European Contact on the Maritime Peninsula
Author(s): Bruce Bourque
The onset of European contact along the Maine-Maritime coast has been the subject of many varied scenarios for more than a century. Leaving aside the matter of Norse visitation, for which there is scant evidence at best, the region was first visited by Europeans during the late sixteenth century and then again in the early seventeenth. But the impacts of these visits upon indigenous peoples are difficult to assess historically and archaeologically because of the region’s proximity to the Gulf of St. Lawrence, where Europeans visited at earlier dates and in larger numbers. The last two decades of the twentieth century saw significant progress in sorting out these scenarios, and in this paper I will try to summarize the present state of our understanding.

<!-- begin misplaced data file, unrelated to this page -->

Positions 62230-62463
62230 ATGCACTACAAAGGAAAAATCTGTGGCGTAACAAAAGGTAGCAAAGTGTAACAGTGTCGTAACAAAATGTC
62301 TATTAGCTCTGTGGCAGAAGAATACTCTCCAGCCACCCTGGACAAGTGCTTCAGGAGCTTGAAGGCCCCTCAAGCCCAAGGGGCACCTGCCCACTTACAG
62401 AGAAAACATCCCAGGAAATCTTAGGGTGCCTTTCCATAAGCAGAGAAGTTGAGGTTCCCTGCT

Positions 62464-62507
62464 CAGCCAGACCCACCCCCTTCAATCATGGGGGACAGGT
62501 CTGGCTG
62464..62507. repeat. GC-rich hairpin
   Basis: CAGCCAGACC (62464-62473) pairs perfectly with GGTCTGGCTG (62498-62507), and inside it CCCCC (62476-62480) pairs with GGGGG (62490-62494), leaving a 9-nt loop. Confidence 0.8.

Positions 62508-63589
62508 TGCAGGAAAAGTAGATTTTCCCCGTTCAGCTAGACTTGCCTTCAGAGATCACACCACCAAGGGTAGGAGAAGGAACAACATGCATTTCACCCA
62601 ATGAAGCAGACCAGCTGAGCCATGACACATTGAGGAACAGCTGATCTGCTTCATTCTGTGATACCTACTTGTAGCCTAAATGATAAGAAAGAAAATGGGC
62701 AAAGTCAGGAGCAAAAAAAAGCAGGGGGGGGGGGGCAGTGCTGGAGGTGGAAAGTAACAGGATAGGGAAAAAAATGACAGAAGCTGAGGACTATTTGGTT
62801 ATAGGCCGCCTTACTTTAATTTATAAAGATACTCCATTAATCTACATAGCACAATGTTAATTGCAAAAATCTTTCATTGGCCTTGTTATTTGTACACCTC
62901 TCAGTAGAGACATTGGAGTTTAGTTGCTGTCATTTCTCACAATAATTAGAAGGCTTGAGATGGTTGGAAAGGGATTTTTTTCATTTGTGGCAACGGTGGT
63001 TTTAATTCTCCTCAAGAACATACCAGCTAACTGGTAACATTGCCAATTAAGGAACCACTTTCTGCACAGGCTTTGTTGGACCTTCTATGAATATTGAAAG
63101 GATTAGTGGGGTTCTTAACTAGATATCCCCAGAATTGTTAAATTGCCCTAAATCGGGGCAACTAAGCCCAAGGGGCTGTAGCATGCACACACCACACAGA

This Resource is Part of the Following Collections
- Society for Historical Archaeology 2014 •
- Revisiting Facts and Ideas of Contact in the St. Lawrence Basin during the 16th Century
Cite this Record
European Contact on the Maritime Peninsula. Bruce Bourque. Presented at Society for Historical Archaeology, Quebec City, Quebec, Canada. 2014 ( tDAR id: 436898)